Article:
stock has spent the last quarter in a malaise.
The online auction giant's shares only rose about 2% during the past three months, closing Tuesday at $34.25. The broader
index, meanwhile, picked up about 8% over the same time frame.
But eBay is showing new signs of fight that may begin to serve investors, who await the company's second-quarter earnings report after Wednesday's closing bell.
For the quarter, analysts surveyed by Thomson Financial/First Call expect earnings of 32 cents per share on revenue of $1.78 billion. For the year, analysts are forecasting earnings per share of $1.34 on revenue of $7.4 billion.
Earlier this month, eBay quietly
introduced Kijiji, an online classified ad service in the U.S.. The move is intended to allow eBay to take advantage of local commerce, an opportunity the company says is as big as its main auction business.
While Kijiji was already available outside the U.S., opening it up domestically will put the service in competition with
, the popular Web site in which eBay already owned a 25% stake.
Still, Craigslist is well known for its tendency to pass up money-making opportunities in favor of what it sees as providing a higher quality of customer service. eBay, tired of seeing the large market remain largely untapped, may have decided to move in more aggressively.
The past three months also saw the company
triumph in a skirmish with
; eBay pulled its advertising from Google after the search giant made a heavy-handed move to poach users.
eBay billed the moratorium on Google ads as part of a routine test to determine what it could do to drive traffic to its site more cost-effectively. And while eBay did eventually start placing ads on Google again, it said it would buy fewer of them, since it had found other, more-efficient routes during the blackout.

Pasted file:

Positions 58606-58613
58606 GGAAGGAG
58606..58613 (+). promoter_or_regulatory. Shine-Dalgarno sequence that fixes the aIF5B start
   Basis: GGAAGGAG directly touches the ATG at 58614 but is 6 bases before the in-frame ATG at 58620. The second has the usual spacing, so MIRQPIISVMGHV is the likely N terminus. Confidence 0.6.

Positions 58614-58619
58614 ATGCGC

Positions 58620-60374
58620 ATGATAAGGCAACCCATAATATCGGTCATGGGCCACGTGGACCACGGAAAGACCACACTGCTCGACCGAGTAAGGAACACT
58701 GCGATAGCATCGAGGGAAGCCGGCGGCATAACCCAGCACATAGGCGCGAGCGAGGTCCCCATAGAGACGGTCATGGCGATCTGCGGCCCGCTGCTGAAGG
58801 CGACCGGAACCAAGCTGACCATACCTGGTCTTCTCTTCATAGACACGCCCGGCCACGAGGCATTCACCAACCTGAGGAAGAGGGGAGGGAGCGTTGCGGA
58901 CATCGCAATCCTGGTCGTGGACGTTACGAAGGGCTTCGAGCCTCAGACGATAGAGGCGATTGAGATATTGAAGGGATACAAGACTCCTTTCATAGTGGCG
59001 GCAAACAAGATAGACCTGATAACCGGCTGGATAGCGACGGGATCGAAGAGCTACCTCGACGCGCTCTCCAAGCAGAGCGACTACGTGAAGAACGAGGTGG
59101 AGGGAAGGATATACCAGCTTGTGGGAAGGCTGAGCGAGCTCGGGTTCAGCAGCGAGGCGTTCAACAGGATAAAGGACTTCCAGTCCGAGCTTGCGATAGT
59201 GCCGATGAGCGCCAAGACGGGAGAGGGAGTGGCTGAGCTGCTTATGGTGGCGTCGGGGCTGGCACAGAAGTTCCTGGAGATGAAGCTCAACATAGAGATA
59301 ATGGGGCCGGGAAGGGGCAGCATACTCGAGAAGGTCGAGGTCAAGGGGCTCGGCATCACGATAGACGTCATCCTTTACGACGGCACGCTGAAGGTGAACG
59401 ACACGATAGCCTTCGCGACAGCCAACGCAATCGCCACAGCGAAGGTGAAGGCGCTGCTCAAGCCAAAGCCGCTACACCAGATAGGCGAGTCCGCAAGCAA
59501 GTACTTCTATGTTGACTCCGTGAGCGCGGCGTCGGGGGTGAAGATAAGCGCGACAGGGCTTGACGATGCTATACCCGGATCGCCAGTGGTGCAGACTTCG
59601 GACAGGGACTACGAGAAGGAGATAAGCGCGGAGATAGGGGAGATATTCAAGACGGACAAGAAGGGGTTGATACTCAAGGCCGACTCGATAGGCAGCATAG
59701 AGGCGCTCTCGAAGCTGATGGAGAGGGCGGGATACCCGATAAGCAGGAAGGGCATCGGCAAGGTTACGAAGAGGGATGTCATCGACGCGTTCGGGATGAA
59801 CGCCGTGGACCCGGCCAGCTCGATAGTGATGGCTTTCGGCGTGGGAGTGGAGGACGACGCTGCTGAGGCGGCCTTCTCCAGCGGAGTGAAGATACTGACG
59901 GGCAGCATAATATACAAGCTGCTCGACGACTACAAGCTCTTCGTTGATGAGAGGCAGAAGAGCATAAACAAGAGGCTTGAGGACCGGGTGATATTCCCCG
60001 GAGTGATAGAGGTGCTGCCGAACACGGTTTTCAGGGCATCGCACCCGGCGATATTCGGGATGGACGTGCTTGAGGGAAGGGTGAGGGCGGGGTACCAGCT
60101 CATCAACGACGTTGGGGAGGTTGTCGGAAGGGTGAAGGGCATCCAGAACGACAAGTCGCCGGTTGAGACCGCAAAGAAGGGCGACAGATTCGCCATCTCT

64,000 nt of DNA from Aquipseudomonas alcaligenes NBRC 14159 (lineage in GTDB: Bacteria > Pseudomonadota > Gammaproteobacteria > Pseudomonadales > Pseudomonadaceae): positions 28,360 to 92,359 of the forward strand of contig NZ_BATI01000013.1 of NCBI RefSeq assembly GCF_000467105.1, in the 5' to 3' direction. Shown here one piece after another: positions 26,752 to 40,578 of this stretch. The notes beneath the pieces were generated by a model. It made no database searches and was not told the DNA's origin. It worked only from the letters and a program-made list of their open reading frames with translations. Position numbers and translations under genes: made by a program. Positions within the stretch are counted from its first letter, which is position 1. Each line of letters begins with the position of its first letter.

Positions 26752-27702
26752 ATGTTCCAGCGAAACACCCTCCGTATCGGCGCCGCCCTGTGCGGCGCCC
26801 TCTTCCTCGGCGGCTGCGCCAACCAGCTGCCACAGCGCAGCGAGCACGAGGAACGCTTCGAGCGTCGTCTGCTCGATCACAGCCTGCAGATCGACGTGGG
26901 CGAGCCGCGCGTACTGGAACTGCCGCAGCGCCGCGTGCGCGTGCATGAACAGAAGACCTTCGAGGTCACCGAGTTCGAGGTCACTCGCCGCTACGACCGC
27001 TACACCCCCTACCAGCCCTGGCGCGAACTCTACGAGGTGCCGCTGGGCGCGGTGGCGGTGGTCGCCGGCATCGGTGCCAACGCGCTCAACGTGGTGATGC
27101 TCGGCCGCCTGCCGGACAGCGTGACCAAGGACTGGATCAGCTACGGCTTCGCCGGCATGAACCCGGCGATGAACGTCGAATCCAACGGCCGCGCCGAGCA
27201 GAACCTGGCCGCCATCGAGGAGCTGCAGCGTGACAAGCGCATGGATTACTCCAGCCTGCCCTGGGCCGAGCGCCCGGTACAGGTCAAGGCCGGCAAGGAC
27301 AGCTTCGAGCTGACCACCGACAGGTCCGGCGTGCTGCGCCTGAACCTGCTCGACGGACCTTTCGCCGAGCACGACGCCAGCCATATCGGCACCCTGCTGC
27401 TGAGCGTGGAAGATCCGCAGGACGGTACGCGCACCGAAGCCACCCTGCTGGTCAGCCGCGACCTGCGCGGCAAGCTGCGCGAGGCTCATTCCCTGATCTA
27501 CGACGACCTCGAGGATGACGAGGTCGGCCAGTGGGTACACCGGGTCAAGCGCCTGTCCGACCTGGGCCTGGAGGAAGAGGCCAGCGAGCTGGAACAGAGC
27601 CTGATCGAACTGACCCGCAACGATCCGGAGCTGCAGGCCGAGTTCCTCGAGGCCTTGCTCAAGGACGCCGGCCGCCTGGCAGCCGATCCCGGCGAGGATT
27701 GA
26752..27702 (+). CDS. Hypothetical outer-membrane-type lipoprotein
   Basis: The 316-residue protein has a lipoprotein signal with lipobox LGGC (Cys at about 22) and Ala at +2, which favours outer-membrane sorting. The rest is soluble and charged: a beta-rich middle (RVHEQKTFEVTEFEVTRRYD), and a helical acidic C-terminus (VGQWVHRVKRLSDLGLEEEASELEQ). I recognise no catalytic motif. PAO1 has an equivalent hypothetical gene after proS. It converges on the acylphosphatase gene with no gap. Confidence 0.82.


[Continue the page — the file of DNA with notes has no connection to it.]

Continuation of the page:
eBay's tougher posture comes amid concerns that the company's core auction market has martured. More-abstract efforts to reignite growth, meanwhile, don't seem to have panned out. Buying the popular Internet telephony service Skype in 2005, for example, was supposed to help the auction marketplace by making it easier for buyers and sellers to communicate.
Skype continues to show impressive growth, but it's questionable whether the $2.6 billion that eBay shelled out in 2005 has really helped the company's bottom line enough to make the deal worth it.
Going after the local commerce market, on the other hand, offers the company a much more direct way of finding new growth. And many of the skills that eBay has honed over the years -- and not to mention the observational perch it has enjoyed thanks to its stake in Craigslist -- will give it a leg up over other big Internet companies in capturing the market.
The rebuff of Google, meanwhile, is likely driven by the search giant's push of its Checkout service. Launched in 2006 and promoted aggressively by Google, Checkout competes with eBay's PayPal payment service, which may be eBay's most vital offering at this stage.
Unlike the auction business, PayPal continues to grow at a healthy clip. And unlike Skype, it has the financial heft to make a meaningful difference to the bottom line.
Indeed, eBay CEO Meg Whitman recently took the unusual step of pointing out Checkout's low user-satisfaction rates during a televised interview. Slowing ad spending on Google may be part of eBay's preparation for a broader overall slowdown.
And while going against Google is something just about any other company would dread, eBay so for has shown a knack for getting the best of the search giant. eBay has stayed ahead through a mastery of the minutiae in the few businesses in which it competes.
If eBay can give signs Wednesday that it can replicate this success in new lines of business, investors could have reason to get on board.